WORLD WAR II PICKETT-HAMILTON FORT SU 4681 3512 (NO.1), WORTHY DOWN AIRFIELD

Overview

Heritage Category: Listed Building

Grade: II

List Entry Number: 1393762

Date first listed: 16-Apr-2010

Statutory Address: WORLD WAR II PICKETT-HAMILTON FORT SU 4681 3512 (NO.1), WORTHY DOWN AIRFIELD, CONNAUGHT ROAD

Map

Ordnance survey map of WORLD WAR II PICKETT-HAMILTON FORT SU 4681 3512 (NO.1), WORTHY DOWN AIRFIELD
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Location

Statutory Address: WORLD WAR II PICKETT-HAMILTON FORT SU 4681 3512 (NO.1), WORTHY DOWN AIRFIELD, CONNAUGHT ROAD

The building or site itself may lie within the boundary of more than one authority.

County: Hampshire

District: Winchester (District Authority)

Parish: South Wonston

National Grid Reference: SU 46710 35170

Summary

Legacy Record - This information may be included in the List Entry Details.

Reasons for Designation

The Pickett-Hamilton airfield fort at approximately SU 4681 3512, of c1940 at the former RAF Worthy Down Airfield, is listed for the following principal reasons: * A nationally rare four-man counterbalance Pickett-Hamilton design, * An intact example which retains its access hatches and internal structure.

History

Legacy Record - This information may be included in the List Entry Details.

Details



70/0/10011 CONNAUGHT ROAD 16-APR-10 Worthy Down WORLD WAR II PICKETT-HAMILTON FORT SU 4681 3512 (NO.1), WORTHY DOWN AIRFIELD

GV II Pickett-Hamilton fort, circa 1940, at approximately SU 4681 3512, former RAF Worthy Down. A four-man counterbalance Pickett-Hamilton fort of concrete and steel.

EXTERIOR: Circular concrete form visible at ground level, approximately 3.7m in diameter comprising a central circular concrete roof to the lifting fort and outer concrete ring. Outer ring contains two metal access hatches, to the north and south and both with double doors.

INTERIOR: The hatches allow access to metal rungs in the external fort wall which can be used to climb down into the fort. The interior face of the external wall and the external form of the lifting fort show retention of gun loops as well as the fort's metal supports. Some debris and water ingress in the bottom of the fort.

HISTORY: From the summer of 1940 onwards airfields, and particularly those in the south and east of England, were provided with a suite of defences in order to defend them from attacking enemy craft and also to prevent airfield capture. These included perimeter pillboxes, machine gun posts, Bofors gun towers and slit trenches, and an airfield's defence would have been coordinated from its own Battle Headquarters building. Pickett-Hamilton forts were built as part of this wave of assemblage of defences by Messrs Francis Pickett and Donald Hamilton. Many were built by the New Kent Company of Ashford. They were usually constructed in groups of three and were located on the flying field. They were a type of pillbox that was unique to airfields, deliberately conceived to accommodate operational needs while providing a means of delivering firepower if required. Pickett-Hamilton forts were ingeniously designed so that they could remain flush with the ground surface to allow aircraft to move freely across the airfield, but could be manned and the forts raised to provide cross-fire in the event of an enemy attack. In cross-section they consisted of two reinforced concrete cylinders, one inside the other. The most common two-man design had a single access hatch through the roof of the central lifting fort. This was raised by a hand operated hydraulic jack to provide a 360 degree field of fire across the airfield. A rarer four-man counter-balance type worked on a similar principle but had two access hatches in the outer ring and a counter-balance mechanism for raising the fort. Approximately 240 Pickett-Hamilton forts were constructed in England of which only about a dozen were of the counterbalance form.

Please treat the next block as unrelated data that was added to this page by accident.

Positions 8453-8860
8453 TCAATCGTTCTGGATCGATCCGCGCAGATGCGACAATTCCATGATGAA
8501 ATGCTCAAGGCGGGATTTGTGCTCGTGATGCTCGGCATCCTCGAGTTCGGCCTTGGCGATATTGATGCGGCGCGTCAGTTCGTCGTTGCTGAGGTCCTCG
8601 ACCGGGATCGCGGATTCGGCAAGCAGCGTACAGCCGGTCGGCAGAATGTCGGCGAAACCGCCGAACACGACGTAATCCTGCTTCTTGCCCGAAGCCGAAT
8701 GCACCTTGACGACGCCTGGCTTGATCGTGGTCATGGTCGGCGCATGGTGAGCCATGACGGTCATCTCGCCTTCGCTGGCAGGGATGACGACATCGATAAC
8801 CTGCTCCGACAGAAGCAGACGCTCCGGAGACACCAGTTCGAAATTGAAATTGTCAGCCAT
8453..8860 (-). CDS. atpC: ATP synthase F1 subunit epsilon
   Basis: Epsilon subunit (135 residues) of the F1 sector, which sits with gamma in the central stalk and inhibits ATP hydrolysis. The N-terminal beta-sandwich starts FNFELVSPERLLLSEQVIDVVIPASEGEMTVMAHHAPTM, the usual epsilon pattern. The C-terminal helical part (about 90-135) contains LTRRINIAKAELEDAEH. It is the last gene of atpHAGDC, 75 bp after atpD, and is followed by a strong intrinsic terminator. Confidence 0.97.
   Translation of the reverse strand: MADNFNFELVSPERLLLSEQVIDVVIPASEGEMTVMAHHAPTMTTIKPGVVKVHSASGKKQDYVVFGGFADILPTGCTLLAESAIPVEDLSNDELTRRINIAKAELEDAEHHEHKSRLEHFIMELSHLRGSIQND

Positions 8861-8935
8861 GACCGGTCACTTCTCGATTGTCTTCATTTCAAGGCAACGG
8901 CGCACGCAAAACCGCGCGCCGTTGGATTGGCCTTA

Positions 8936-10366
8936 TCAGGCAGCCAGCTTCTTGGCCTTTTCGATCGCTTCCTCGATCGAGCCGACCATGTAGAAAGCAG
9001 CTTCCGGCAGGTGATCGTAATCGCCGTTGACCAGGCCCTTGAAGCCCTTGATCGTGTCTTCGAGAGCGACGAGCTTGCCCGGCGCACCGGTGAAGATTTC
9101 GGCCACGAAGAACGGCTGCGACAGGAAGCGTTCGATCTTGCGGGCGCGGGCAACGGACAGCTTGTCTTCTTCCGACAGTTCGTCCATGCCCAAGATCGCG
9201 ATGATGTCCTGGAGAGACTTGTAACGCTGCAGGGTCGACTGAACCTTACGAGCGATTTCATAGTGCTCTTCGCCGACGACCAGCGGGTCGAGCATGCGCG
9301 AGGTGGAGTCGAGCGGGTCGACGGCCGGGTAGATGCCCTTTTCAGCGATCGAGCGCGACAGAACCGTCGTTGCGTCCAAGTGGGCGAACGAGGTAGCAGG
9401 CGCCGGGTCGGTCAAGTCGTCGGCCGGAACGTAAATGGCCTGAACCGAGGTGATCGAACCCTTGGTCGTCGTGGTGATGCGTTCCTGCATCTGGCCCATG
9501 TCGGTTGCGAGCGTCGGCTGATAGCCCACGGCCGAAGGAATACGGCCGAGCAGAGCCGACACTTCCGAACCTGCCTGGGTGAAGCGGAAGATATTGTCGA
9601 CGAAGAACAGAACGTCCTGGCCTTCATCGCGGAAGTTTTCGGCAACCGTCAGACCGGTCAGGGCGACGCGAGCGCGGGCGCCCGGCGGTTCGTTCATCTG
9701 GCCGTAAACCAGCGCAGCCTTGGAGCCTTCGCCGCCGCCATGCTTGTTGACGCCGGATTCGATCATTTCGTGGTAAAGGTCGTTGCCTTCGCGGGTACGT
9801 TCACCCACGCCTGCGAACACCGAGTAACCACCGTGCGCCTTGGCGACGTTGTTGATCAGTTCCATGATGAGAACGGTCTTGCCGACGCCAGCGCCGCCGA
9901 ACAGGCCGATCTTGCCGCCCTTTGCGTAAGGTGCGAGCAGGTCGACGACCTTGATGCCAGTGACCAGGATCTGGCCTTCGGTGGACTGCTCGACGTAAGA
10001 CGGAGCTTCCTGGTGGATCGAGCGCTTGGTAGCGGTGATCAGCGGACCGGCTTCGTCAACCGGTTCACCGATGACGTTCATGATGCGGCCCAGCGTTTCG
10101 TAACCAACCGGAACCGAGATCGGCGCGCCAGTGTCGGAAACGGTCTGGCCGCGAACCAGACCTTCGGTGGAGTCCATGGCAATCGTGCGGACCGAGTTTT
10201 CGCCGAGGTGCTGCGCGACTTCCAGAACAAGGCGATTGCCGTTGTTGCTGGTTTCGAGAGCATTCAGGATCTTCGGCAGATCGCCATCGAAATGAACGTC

RAF Worthy Down was built on the site of the old Winchester Racecourse. Land was requisitioned by the War Office for the Wireless and Observers School of the Royal Flying Corps and opened in August 1918. It continued to be occupied by the RAF until May 1939 (having been the home of a number of Bomber Squadrons during the 1920s and 1930s) when it passed to the Navy and became HMS Kestrel occupied by Fleet Fighter Squadrons 800 and 803. After the war the station became a Rehabilitation and Vocational Training Centre before closing in 1950. It re-opened two years late as HMS Aerial II occupied by the Air Electrical School until late 1960 when the school left and the airfield closed. The site subsequently passed to the Royal Army Pays Corps who still occupy the camp to the east. The former airfield is now under arable cultivation.

SOURCES: Cobb, P, 1996, 'A Pickett-Hamilton Excavated', in Loopholes, the journal of the Pillbox Study Group, No 15, March 1996, pp7-11. http://ads/ahds/ac/uk/catalogue/specColl/dob Defence of Britain Project database. www.pillbox-study-group.org.uk/phfortpage.htm Pillbox Study Group website.

REASON FOR DESIGNATION: The Pickett-Hamilton airfield fort (at approximately SU 4681 3512), of c1940 at the former RAF Worthy Down Airfield, is listed at Grade II for the following principal reasons: * A nationally rare four-man counterbalance Pickett-Hamilton design, * An intact example which retains its access hatches and internal structure.

Legacy

The contents of this record have been generated from a legacy data system.

Legacy System number: 505040

Legacy System: LBS

End of official listing